Phillip Dutton, a 57-year-old equestrian going to his seventh Olympics, is set to become the oldest U.S. Olympian since 2008.
Dutton, who took individual eventing bronze in Rio to become the oldest U.S. Olympic medalist since 1952, was named as part of the three-rider eventing team for Tokyo on Thursday, along with reserves.
Dutton won team gold for Australia in 1996 and 2000 before switching to represent the U.S. starting with the 2008 Beijing Games. He was born in Australia and moved to the U.S. in 1991.
Dutton, riding Z, a 13-year-old Zangersheide, is joined on the U.S. Olympic eventing team by 2012 and 2016 Olympian Body Martin (riding Luke 140) and former professional racecar driver Liz Halliday-Sharp (riding Deniro Z), a 42-year-old, first-time Olympian.
Dutton is the oldest U.S. Olympian since sailor John Dane III in 2008 and the second-oldest since the 1952 Helsinki Games, according to Olympedia.org.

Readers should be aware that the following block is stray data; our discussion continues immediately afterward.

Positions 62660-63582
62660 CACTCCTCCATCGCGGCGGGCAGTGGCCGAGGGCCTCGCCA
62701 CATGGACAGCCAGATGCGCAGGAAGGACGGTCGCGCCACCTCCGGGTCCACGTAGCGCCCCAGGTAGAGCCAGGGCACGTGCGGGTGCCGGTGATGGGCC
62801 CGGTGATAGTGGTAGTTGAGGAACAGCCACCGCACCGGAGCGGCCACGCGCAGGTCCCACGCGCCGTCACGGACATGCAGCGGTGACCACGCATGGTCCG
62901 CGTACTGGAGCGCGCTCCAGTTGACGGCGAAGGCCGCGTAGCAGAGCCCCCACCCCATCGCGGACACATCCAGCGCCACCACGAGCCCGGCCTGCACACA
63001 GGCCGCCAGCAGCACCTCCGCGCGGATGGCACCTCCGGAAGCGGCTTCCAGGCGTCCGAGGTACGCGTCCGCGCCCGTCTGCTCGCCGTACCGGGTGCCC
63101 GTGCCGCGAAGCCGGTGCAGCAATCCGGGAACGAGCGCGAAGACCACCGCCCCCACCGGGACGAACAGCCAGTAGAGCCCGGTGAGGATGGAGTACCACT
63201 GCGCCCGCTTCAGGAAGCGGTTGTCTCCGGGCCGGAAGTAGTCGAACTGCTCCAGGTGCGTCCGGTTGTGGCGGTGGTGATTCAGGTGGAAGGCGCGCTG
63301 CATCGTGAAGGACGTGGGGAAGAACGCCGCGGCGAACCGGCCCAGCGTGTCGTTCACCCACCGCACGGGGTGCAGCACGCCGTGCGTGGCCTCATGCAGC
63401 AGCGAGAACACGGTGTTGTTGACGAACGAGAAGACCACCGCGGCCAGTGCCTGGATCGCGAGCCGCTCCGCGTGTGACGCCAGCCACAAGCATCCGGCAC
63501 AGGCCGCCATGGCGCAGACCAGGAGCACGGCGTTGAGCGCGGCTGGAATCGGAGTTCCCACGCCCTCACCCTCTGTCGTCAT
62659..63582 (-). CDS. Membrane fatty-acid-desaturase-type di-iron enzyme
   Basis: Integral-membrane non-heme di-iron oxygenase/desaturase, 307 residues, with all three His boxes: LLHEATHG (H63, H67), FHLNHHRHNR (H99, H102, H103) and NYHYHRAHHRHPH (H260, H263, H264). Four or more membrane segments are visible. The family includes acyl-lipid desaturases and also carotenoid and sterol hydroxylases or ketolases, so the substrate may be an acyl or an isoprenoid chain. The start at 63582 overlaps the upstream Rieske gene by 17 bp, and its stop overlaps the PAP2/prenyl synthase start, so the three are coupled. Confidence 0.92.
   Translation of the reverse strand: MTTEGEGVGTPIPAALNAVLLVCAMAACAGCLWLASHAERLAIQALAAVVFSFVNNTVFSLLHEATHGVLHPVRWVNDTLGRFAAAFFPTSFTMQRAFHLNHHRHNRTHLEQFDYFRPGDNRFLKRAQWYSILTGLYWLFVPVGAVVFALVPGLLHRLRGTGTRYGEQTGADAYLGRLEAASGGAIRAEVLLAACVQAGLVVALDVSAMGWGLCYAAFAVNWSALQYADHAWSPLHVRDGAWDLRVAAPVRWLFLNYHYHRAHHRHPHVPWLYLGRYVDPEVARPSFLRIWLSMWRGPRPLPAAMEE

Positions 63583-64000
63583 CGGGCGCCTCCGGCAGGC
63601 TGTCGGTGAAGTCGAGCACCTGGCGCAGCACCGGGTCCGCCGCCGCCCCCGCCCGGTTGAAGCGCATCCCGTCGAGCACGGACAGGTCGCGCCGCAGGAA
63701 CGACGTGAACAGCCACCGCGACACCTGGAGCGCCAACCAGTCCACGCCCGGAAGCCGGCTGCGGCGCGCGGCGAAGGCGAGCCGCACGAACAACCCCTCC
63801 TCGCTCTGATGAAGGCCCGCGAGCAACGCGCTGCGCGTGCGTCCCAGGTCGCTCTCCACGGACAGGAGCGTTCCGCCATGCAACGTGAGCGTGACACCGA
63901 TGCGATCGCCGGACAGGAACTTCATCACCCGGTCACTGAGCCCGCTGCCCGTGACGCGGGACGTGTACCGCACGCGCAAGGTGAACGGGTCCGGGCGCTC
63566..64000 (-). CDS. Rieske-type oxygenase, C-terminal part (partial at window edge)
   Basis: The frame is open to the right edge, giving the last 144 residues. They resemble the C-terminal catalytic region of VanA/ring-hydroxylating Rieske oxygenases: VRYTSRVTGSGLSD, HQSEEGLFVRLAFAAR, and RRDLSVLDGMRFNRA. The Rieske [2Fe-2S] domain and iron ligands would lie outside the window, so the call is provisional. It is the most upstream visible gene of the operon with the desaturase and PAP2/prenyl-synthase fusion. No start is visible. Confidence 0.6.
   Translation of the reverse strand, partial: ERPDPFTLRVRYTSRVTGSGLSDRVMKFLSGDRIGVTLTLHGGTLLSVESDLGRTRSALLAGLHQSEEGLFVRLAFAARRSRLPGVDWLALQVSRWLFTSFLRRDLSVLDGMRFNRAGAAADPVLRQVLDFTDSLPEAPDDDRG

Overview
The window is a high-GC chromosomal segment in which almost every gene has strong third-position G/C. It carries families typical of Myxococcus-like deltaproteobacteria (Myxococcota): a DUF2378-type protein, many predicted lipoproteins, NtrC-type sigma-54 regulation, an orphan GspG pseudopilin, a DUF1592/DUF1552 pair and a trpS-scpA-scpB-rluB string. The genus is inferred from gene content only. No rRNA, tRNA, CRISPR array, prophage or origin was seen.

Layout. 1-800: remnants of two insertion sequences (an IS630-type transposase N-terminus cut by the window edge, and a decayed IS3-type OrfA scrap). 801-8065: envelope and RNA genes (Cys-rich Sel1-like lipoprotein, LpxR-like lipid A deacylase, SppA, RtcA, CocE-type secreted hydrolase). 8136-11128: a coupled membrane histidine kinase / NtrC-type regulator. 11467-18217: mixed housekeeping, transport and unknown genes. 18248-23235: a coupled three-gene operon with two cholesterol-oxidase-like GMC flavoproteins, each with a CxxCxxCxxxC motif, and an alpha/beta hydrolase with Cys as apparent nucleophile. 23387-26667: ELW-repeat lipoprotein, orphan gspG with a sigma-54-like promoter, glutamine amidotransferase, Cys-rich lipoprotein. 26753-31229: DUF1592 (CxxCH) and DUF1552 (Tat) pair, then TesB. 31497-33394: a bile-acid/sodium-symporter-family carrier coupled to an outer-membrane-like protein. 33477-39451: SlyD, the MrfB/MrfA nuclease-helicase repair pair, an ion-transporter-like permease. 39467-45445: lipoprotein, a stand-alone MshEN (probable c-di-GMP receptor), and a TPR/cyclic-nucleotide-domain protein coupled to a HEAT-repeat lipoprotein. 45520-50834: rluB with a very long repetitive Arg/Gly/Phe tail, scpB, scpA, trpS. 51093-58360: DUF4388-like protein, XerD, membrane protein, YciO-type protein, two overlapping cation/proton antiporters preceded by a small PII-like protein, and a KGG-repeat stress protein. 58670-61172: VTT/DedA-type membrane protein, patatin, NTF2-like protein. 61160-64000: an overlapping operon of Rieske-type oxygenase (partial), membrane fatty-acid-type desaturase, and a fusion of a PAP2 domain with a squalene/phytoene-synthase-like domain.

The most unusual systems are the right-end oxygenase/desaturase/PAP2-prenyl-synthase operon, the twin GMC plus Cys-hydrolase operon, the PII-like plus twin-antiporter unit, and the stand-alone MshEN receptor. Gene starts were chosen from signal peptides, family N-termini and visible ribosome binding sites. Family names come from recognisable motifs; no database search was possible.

Dutton formerly trained Water Cube, a racehorse that belonged to Michael Phelps and was named after the 2008 Olympic swimming venue. Water Cube died in 2019.
Eventing, known as the supreme test of total horsemanship, combines dressage, cross-country and jumping.
The U.S. finished 12th in team eventing at the 2016 Olympics and last earned a medal in 2004 (bronze).
The U.S. Olympic equestrian teams for jumping and dressage are to be named.
OlympicTalk is on Apple News. Favorite us!